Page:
Direct Hit listings also appear beyond the Ask Jeeves site. You'll find them as the main results at the Direct Hit web site itself. In addition, they are the main listings that generally appear at HotBot. They may appear in the Lycos "Popular" section, and they come up if you select the "Top 10" link at MSN Search. Direct Hit listings are also distributed to some smaller web sites.
Just to confuse you, Ask Jeeves refers to its Direct Hit listings that are distributed to others as being from the "Jeeves Search Engine."
Before the Teoma announcement, the company had embarked on its "Hammerhead" project that intended to improve the Direct Hit results. Hammerhead is designed to increase the crawling capacity of Direct Hit. In addition, an essential component of Hammerhead is to allow for paid inclusion listings. Ask Jeeves sees this as an important new revenue source, though whether webmasters will agree that paid inclusion listings will remain to be seen.
Now enter Teoma into all of this. Teoma has some sophisticated link analysis mechanisms, but what the site has lacked is a large database. Teoma's index size is about 100 million pages. The company was already planning to improve this, and now Ask Jeeves says Teoma will be able to take advantage of the work already done in its Hammerhead project.
"We'll have Teoma farther along than they would have been themselves, with our work," Battle said.
Some of this feels like spin, however. Teoma already said it was easily scalable, so it doesn't seem like Ask Jeeves is providing it with anything technologically that is extremely helpful -- except, perhaps, for the rapid insertion of paid inclusion listings.
Of course, there's no doubt that funding and distribution from Ask Jeeves potentially means a big boost for Teoma. But this also depends on the company not making the same mistake it did after the Direct Hit acquisition, as well as Ask Jeeves surviving the current economic slowdown. Battle is positive, on that front.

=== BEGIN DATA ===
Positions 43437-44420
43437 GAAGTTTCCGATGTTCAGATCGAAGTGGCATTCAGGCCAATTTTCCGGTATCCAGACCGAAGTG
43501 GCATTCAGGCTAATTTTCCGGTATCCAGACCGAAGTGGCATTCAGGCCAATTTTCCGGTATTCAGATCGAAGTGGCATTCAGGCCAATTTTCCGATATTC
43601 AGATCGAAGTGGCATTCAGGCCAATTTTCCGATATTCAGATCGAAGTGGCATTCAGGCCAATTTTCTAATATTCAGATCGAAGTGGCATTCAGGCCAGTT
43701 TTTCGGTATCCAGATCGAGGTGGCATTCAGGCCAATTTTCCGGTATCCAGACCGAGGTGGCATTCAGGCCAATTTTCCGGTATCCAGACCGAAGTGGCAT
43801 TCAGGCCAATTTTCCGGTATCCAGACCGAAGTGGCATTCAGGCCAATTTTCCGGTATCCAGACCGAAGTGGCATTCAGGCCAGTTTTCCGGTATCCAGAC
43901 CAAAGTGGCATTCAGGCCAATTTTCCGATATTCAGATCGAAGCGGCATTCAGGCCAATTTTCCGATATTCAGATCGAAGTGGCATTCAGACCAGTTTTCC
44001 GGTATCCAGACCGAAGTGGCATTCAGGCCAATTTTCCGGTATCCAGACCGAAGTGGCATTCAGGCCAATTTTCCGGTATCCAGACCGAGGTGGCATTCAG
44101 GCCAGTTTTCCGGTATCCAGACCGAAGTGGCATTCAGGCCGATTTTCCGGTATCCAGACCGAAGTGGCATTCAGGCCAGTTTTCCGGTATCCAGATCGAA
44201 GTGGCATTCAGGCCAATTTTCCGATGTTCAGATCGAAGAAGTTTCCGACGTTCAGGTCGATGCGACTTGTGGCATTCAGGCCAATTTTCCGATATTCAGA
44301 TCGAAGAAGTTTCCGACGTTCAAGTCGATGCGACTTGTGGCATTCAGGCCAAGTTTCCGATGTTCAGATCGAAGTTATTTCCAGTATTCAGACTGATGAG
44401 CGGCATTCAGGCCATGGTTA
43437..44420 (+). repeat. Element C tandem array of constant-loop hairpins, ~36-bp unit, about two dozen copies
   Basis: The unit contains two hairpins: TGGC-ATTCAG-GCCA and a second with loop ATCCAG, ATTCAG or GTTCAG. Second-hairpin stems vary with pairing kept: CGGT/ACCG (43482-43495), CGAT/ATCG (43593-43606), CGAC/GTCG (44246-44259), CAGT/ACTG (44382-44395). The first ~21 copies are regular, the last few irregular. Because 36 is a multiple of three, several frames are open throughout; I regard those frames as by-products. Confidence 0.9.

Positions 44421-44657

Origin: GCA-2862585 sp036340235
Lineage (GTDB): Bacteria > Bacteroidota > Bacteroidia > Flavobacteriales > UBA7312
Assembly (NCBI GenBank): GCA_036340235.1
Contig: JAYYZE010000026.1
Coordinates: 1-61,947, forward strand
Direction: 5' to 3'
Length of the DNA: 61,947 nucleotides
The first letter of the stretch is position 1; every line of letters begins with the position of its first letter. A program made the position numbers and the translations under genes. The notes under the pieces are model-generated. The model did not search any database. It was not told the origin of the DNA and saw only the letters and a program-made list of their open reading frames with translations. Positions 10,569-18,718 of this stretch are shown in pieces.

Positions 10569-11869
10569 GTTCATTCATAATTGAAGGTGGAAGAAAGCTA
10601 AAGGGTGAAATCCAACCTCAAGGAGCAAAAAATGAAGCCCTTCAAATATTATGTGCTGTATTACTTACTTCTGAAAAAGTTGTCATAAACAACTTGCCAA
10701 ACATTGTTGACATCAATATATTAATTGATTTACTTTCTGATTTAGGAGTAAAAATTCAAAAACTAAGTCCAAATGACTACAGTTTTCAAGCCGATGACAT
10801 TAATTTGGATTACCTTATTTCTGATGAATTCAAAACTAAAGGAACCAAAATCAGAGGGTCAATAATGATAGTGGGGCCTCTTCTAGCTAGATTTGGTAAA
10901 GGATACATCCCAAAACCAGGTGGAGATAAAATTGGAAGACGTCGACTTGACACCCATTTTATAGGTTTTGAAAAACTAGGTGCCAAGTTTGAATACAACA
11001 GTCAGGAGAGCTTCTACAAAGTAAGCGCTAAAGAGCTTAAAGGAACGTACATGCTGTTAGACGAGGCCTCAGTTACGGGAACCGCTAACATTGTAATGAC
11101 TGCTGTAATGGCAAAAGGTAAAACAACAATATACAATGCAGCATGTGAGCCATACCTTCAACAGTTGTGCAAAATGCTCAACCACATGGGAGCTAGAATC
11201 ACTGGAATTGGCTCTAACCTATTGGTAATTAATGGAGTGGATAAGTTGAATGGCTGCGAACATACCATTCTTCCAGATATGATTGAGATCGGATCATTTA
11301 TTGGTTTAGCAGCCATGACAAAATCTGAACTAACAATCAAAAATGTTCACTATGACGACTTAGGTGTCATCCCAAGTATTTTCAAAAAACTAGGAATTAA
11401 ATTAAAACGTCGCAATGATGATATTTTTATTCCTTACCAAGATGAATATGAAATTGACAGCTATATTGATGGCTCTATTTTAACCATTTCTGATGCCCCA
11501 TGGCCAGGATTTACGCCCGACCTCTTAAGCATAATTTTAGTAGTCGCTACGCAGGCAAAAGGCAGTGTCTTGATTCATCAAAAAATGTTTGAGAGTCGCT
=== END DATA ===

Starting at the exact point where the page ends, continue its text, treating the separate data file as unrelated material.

"We have $88 million in cash. We've got money and time to make this combination to work," he said.
Ultimately, technology from the existing Direct Hit service, the Hammerhead project and Teoma should all be combined and made available in a new search engine scheduled to appear at the end of October. That new service, which will be distributed through all the Ask Jeeves web sites and partner sites, is what Ask Jeeves hopes will be the Google-killer, in terms of both relevancy and coverage.
How Ask Jeeves Works
Updated, this provides information on how Ask Jeeves compiles its results and, in particular, how to appear in the knowledge base.
How Direct Hit Works
Updated, this explains how Direct Hit currently works and provides some overview tips on how to prepare for the Teoma integration.
Make Room For Teoma
The Search Engine Update, July 2, 2001
Background and details about Teoma.
Ask Jeeves Announces New Models of Its Signature Ad Product
Ask Jeeves Press Release, Sept. 10, 2001
The "Branded Response" program at Ask Jeeves puts image-oriented ads right within the main search results. New enhancements let advertisers add options so that users can leave email addresses or registration information from within the ads or display animation, sound and video.
Ask Jeeves Advertising Information
More information about Ask Jeeves advertising products.
LookSmart Answers To Ask Jeeves
SiliconValley.internet.com, Sept. 4, 2001
There was a time when the meta search result at Ask Jeeves were more than ads. That's long gone. LookSmart joins players such as GoTo and About.com that are distributing their paid listings via the Ask Jeeves "meta search" area.
AskJeeves & Teoma SEC Filing
Covers the price Ask Jeeves paid for Teoma.
Wisenut, the Google Killer? Nah...
SearchDay, Sept. 5, 2001
Like Teoma, Wisenut has also been heralded as a scrappy underdog that's supposedly going to topple Google from its "throne" as the king of web search. Not likely, says Search Engine Watch associate editor Chris Sherman.
Inktomi Spam Database Left Open To Public
Inktomi suffered an embarrassing lack of security last week, when it was discovered that a copy of its database of spam and porn sites was left open to the public. The full and lengthy story can be found via the URL below: